Front Porch Blog

Blue Ridge Parkway Funding Lessens

Anne Whisnant over at the News & Observer gives us a well-researched update on the increasingly underfunded Blue Ridge Parkway:

America’s beloved Blue Ridge Parkway, the scenic road winding through the North Carolina and Virginia mountains, is in crisis. Though it has been the most popular attraction in the National Parks system since the 1950s, and today draws more visitors than Yellowstone, Yosemite and the Grand Canyon combined, its annual operating budget is only about half that of those parks.

Now, with the entire National Park Service budget increasingly inadequate to cover even basic costs, the Parkway is in serious trouble. This year, 45 of 237 permanent staff positions lie vacant, including 40 percent of positions in the office that manages landscape development, historical and cultural resources, and planning. Road repairs, grass mowing and restroom cleaning have been curtailed; improvements to Parkway facilities are almost unthinkable. Meanwhile, encroaching development threatens the Parkway’s magnificent views.

Under President Bush, park superintendents are asked to absorb or cut 20-30% of their tax-funded appropriations. With the Blue Ridge Parkway already chronically underfunded, we are starting to see a direct cut in services.

This year, Whisnant points out, the “Official Map and Guide” many travelers rely on was overbudget, and could not be printed. Only after a coalition of outside groups (of which there are many) came in was it printed.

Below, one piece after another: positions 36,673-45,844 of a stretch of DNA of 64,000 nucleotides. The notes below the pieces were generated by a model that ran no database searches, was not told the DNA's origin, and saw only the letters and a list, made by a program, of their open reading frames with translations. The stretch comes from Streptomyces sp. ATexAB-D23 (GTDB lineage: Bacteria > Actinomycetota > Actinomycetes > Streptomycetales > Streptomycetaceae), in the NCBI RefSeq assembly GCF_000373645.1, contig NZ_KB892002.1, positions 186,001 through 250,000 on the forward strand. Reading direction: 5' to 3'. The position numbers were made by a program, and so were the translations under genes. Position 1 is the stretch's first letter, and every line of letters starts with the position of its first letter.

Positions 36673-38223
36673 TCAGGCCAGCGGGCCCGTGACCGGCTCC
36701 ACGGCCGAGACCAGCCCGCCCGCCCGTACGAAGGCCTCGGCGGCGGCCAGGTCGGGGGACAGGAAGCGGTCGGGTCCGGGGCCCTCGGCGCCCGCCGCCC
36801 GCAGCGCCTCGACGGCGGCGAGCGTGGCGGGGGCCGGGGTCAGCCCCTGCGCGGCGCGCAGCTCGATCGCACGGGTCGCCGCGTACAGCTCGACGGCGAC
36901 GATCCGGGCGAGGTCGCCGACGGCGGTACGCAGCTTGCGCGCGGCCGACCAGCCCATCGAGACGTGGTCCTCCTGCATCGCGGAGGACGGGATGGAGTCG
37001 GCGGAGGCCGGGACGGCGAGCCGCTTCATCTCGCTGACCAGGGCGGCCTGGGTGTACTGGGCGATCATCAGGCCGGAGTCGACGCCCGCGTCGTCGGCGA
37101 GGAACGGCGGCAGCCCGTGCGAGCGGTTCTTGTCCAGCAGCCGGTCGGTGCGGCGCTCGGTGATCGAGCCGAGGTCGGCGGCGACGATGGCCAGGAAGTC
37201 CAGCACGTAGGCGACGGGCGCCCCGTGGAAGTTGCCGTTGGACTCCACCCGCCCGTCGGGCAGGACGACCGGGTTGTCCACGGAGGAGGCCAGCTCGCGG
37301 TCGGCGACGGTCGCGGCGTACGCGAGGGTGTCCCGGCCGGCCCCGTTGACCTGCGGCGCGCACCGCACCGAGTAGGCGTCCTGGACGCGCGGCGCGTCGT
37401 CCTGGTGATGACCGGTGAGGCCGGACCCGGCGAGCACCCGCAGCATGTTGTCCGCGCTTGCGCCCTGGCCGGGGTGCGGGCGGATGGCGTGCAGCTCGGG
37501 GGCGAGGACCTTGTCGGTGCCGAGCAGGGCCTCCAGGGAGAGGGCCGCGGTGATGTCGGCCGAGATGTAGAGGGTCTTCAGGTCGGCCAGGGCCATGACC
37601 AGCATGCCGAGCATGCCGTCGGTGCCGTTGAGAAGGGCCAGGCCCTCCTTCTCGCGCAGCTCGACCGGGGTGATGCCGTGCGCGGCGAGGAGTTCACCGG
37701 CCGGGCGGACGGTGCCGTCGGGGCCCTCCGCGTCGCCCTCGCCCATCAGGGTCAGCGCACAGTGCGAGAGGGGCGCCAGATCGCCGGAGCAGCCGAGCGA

Whisnant opines a solution:

Over the long haul, only increased federal funding can solve this disastrous situation. But in the meantime, for the Blue Ridge Parkway, there might be another solution to the budget woes: the two states that helped create the Parkway might step in now to help save it.

Such a solution would be faithful to the Parkway’s history, which I have been studying for the past 15 years. Though many have forgotten this now, the Parkway originated in the 1930s as the brainchild of citizens in North Carolina and Virginia. Early funding for the project was a joint federal-state affair. The two states bought nearly half of the Parkway’s 80,000 acres and donated them to the federal government, which funded and managed Parkway development.

Citizens in both states provided much of the vision for the project. That vision, to be sure, drew in healthy measure on pro-business boosterism that projected the Parkway as a driver of accelerated tourism development in the mountains. But that boosterism mixed with a public-spirited idea for a world-class road that would guide anyone — regardless of physical ability or ability to pay — to and through some of America’s most gorgeous places.

Cooperating with federal agencies and private construction contractors, North Carolina and Virginia gave America a glorious scenic road and got a great influx of tourists in return.

Under a Republican Congress, we are starting to see a squeeze on National Parks and protected areas all across the country, none of which have been accepted fondly. The National Forest sale/rural education farce, unnecceary roads to nowhere, the selling of southern forests to oil/gas companies, and now they’re taking the legs out from under some of our most beloved places – such as the Blue Ridge Parkway.

Its sad.





Leave a comment

Your email address will not be published. Required fields are marked *

Leave a Comment